Analyzing the Establishment of Community Forestry (CF) and Its Processes Examples from the South West Region of Cameroon

Mbolo C. Yufanyi Movuh

Abstract


This paper reconstructs and analyzes the establishment of the Community Forestry (CF) processes in Cameroon, questioning the extent to which the CF models can act as a decentralization and devolution tool. It includes community based natural resource management through programs/projects emphasizing biodiversity conservation and sustainable forest management directly involving the local communities. Thirteen communities were explored in the South West Region (SWR) of Cameroon. Samples selection was based on information about recent activities of the communities in the CF process. From this population, a simple random selection and later quantitative and qualitative interviews were carried out with more than 70 different stakeholders through their networking and interest representation in CF. Analysis show that the CF process is centralized, slow, long, complex and expensive, making it difficult for local communities to be an active part in policy implementation. Results also confirm that decentralization and devolution for sustainable local forest governance could offer the communities an opportunity to derive livelihoods from their forests, but the models and processes have also inhibited them through centralized control of the state and its development partners. Furthermore, it shows that CF as a decentralization tool has not really functioned.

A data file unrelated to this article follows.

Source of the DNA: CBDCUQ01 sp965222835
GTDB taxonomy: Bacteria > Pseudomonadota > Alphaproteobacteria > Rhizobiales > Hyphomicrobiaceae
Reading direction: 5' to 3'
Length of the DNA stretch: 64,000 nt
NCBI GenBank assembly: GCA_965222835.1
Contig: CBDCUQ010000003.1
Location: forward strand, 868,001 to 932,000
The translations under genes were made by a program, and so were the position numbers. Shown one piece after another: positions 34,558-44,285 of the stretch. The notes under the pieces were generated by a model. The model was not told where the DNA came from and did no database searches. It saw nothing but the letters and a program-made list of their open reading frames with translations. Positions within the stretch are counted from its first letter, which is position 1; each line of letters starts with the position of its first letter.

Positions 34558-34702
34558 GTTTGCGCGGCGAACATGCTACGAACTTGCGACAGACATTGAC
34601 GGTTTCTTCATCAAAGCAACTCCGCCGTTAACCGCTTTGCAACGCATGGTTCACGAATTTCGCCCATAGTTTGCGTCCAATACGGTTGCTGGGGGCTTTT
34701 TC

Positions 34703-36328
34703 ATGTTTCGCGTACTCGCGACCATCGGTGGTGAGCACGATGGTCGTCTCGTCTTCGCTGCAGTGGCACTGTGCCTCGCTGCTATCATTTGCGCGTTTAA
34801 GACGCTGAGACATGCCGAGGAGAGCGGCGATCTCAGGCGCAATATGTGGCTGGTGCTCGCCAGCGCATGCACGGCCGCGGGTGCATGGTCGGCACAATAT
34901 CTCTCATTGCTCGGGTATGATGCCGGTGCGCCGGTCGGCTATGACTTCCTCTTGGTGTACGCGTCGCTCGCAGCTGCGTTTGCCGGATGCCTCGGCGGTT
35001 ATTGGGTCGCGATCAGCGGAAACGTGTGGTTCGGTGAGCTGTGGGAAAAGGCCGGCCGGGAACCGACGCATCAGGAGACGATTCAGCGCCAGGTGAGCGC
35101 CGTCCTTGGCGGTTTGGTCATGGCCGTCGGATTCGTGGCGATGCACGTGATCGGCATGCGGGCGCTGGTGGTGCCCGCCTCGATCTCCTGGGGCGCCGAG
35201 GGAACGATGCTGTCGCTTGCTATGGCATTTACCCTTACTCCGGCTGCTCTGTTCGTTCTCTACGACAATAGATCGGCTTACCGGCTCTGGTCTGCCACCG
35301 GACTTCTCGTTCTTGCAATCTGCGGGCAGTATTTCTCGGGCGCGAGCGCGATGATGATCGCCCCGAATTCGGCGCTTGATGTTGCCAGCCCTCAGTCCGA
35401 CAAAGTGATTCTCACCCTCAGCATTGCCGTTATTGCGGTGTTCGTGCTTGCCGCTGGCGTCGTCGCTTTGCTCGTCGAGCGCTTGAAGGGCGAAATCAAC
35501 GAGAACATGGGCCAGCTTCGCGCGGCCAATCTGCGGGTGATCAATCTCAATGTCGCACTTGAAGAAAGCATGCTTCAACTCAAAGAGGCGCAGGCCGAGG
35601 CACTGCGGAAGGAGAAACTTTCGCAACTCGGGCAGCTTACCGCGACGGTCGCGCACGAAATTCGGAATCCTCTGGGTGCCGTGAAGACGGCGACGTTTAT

Full Text: PDF DOI: 10.5539/jsd.v6n1p76



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Journal of Sustainable Development   ISSN 1913-9063 (Print)   ISSN 1913-9071 (Online)

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